New Measures Will Reduce Antibiotic Use

INDIA - The health ministry is to specify withdrawal periods for antibiotics in poultry, livestock and shrimp, as the result of pressure from the EU, in order to reduce the risk of the development of antimicrobial resistance.
calendar icon 26 November 2011
clock icon 3 minute read

The days of pumping antibiotics to make chicken fatter and shrimp bigger are numbered, reports Times of India.

The Union health ministry is inserting a new norm in the Drugs and Cosmetics rule that will specify the withdrawal period, or the timeframe for poultry, livestock and marine products to be kept off antibiotics before they enter the food chain.

According to the new insertion in Rule 97, eggs and milk products will have to be off antibiotics for seven days before they enter the food chain. The corresponding figure for poultry and livestock items will be 28 days. For fish, it is specified at 500 degree days, taking into account both temperature of water and number of days.

The European Union has been pressing New Delhi to specify the withdrawal timeframe as it imports meats and fish products from India.

There is overwhelming evidence that non-therapeutic use of antibiotics via feed to promote growth in livestock, poultry and fish contributes to antibiotic resistance among humans. Some experts say antibiotics are eight times more likely to be used for non-therapeutic purposes than for treating a sick animal.

A ministry official told Times of India: "When animals pumped with antibiotics enter our food chain, we consume residual antibiotics in meat and develop resistance to these drugs. The withdrawal period will ensure the meat does not carry antibiotic residues in excess quantities. Containers of these drugs used by vets will mention the withdrawal period."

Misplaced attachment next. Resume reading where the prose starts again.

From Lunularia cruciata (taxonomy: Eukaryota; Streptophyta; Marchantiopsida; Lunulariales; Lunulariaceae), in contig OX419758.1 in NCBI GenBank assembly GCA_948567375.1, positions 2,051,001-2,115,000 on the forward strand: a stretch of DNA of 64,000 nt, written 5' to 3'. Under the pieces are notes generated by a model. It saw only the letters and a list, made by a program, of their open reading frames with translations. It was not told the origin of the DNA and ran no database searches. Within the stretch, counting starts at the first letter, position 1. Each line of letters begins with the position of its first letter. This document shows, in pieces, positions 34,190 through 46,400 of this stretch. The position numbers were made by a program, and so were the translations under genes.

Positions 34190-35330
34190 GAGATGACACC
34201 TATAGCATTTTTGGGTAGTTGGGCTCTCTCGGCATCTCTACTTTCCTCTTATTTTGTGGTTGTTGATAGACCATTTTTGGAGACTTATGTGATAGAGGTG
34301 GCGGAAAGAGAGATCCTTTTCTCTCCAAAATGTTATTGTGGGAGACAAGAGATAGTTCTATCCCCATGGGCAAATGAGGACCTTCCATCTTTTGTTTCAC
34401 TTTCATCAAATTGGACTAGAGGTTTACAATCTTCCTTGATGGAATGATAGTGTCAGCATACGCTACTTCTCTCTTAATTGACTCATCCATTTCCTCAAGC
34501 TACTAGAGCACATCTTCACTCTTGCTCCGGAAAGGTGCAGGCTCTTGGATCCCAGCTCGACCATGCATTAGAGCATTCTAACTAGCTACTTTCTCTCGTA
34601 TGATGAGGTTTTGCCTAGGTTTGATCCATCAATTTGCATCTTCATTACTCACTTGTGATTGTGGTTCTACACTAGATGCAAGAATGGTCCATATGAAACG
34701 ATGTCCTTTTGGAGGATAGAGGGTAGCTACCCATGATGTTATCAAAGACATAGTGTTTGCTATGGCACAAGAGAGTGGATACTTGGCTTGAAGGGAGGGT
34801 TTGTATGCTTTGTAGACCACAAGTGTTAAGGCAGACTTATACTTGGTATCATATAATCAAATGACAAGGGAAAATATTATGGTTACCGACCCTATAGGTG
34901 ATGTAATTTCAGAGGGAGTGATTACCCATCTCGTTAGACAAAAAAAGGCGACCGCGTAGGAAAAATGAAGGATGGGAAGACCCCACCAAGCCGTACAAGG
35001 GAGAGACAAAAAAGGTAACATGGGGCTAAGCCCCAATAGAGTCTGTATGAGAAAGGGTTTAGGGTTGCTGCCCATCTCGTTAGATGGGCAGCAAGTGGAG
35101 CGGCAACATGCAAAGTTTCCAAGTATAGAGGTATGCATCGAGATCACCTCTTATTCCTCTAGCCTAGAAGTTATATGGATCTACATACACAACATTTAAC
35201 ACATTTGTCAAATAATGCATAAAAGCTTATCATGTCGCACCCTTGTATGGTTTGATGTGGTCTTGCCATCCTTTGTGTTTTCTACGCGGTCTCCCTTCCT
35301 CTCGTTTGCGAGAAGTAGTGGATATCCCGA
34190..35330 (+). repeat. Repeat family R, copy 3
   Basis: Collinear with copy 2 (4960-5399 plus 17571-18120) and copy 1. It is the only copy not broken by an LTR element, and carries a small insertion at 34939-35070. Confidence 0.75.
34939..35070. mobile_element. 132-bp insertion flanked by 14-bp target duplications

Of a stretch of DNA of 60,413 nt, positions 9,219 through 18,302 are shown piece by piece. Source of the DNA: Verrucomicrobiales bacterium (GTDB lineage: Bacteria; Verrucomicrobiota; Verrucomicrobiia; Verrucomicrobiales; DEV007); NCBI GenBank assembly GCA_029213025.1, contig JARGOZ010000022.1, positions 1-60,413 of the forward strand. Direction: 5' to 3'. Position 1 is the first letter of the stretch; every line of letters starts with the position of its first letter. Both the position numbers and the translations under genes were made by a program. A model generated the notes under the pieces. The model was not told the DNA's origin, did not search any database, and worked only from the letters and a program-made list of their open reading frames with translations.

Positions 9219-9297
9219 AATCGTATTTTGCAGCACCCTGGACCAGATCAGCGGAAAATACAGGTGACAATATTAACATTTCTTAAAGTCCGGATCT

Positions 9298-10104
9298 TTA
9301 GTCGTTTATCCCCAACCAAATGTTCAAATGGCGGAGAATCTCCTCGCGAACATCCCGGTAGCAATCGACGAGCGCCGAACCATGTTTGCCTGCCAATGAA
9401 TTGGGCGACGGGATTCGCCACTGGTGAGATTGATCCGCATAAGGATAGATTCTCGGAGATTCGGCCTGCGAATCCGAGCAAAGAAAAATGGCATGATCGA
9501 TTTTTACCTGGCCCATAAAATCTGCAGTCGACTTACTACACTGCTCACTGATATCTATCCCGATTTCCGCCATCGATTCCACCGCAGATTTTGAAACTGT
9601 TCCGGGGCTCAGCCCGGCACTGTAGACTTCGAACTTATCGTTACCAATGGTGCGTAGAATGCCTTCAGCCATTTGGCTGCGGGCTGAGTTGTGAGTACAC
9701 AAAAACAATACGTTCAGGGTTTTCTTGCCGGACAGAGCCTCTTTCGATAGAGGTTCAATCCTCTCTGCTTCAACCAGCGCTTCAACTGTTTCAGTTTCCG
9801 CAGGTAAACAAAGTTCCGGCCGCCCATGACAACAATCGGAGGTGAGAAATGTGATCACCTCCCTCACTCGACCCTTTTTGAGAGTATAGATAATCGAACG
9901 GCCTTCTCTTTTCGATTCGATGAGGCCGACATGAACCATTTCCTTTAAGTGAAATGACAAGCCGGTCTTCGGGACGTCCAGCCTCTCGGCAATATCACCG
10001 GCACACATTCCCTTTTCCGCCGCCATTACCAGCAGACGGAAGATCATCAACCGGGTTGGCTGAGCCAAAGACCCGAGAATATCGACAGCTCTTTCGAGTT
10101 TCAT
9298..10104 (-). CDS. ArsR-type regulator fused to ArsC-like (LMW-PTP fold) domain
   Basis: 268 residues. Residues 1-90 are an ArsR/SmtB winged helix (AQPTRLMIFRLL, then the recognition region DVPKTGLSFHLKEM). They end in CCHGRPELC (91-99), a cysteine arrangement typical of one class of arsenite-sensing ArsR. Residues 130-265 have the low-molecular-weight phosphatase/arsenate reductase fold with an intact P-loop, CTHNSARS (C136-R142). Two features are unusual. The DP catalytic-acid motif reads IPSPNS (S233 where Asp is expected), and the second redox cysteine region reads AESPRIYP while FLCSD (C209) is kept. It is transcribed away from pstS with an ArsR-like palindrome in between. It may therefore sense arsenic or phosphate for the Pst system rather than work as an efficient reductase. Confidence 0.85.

How will this rule be governed?

The official explained: "Rules will be formulated, and then cleared by the law ministry. This will be followed by a gazette notification. Subsequently, state drug controller generals will be informed that under the Act, they can check with poultry and livestock farmers on whether they are adhering to the withdrawal timeframe."

Antibiotic resistance is becoming rampant in India, according to the newspaper. Indiscriminate and non-therapeutic use of antibiotics in food, livestock and fish farming is fuelling the epidemic.

Experts say treated animals become 'factories' for production and distribution of antibiotic-resistant bacteria such as Salmonella and methicillin-resistant Staphylococcus aureus (MRSA). Even if farmers turn to antibiotics that are not commonly used to treat people, these drugs – administered over a prolonged period – can promote resistance, according to the report.

India has prepared a National Policy for Containment of Antimicrobial Resistance, which puts a cap on how much antibiotics can be pumped into seafood or poultry products, including shrimps, prawns and various species of fish and fishery products.

The policy has named common antibiotics like tetracycline, oxytetracycline, trimethoprim and oxolinic acid, and clearly mentions that it "shall not exceed the prescribed tolerance limit". The use of over 20 antibiotics or pharmacologically active substances has been prohibited in seafood and poultry products. However, the ministry is yet to notify the policy.

In a recent review study, researchers from Tufts University School of Medicine, Stuart Levy said: "For the past 70 years, humans have relied on antibiotics to combat bacterial infections such as streptococcus, meningitis, tuberculosis and urinary tract infections. The misuse has made antibiotics less effective at saving lives."

Several studies have demonstrated that antibiotic-resistant bacteria can easily spread from animals to people in close contact with animals, such as veterinarians, slaughterhouse workers, farmers and the families of farmers. As much as 90 per cent of antibiotics given to livestock find their way into environment.

Resistance spreads directly by contact and indirectly through food chain, water, air, manure and sludge-fertilized soils, reports Times of India. The broad use of antibiotics in fish food in farm fishing, particularly overseas, leads to leaching, where it can be washed to other sites, exposing wild fish to trace amounts of antibiotics.

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